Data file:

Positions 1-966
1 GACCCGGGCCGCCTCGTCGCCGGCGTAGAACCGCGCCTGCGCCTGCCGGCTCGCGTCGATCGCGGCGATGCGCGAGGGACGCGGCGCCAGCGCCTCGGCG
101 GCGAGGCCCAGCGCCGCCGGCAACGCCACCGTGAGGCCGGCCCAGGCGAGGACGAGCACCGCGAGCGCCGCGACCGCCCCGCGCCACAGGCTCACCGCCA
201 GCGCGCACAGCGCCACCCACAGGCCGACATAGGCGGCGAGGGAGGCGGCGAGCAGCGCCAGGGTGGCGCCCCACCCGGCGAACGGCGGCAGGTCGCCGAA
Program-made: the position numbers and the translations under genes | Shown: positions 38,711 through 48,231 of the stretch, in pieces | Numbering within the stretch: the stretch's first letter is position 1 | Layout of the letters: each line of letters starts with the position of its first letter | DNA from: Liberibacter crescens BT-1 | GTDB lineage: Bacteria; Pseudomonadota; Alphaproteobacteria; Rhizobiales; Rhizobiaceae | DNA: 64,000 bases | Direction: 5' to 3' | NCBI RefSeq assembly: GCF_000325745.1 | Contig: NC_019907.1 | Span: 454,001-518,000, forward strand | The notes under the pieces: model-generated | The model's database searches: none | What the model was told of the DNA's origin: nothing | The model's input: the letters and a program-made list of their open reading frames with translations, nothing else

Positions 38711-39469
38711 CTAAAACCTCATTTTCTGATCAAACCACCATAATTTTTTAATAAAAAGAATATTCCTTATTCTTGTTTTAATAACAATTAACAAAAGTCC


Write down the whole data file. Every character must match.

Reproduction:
Positions 1-966
1 GACCCGGGCCGCCTCGTCGCCGGCGTAGAACCGCGCCTGCGCCTGCCGGCTCGCGTCGATCGCGGCGATGCGCGAGGGACGCGGCGCCAGCGCCTCGGCG
101 GCGAGGCCCAGCGCCGCCGGCAACGCCACCGTGAGGCCGGCCCAGGCGAGGACGAGCACCGCGAGCGCCGCGACCGCCCCGCGCCACAGGCTCACCGCCA
201 GCGCGCACAGCGCCACCCACAGGCCGACATAGGCGGCGAGGGAGGCGGCGAGCAGCGCCAGGGTGGCGCCCCACCCGGCGAACGGCGGCAGGTCGCCGAA
Program-made: the position numbers and the translations under genes | Shown: positions 38,711 through 48,231 of the stretch, in pieces | Numbering within the stretch: the stretch's first letter is position 1 | Layout of the letters: each line of letters starts with the position of its first letter | DNA from: Liberibacter crescens BT-1 | GTDB lineage: Bacteria; Pseudomonadota; Alphaproteobacteria; Rhizobiales; Rhizobiaceae | DNA: 64,000 bases | Direction: 5' to 3' | NCBI RefSeq assembly: GCF_000325745.1 | Contig: NC_019907.1 | Span: 454,001-518,000, forward strand | The notes under the pieces: model-generated | The model's database searches: none | What the model was told of the DNA's origin: nothing | The model's input: the letters and a program-made list of their open reading frames with translations, nothing else

Positions 38711-39469
38711 CTAAAACCTCATTTTCTGATCAAACCACCATAATTTTTTAATAAAAAGAATATTCCTTATTCTTGTTTTAATAACAATTAACAAAAGTCC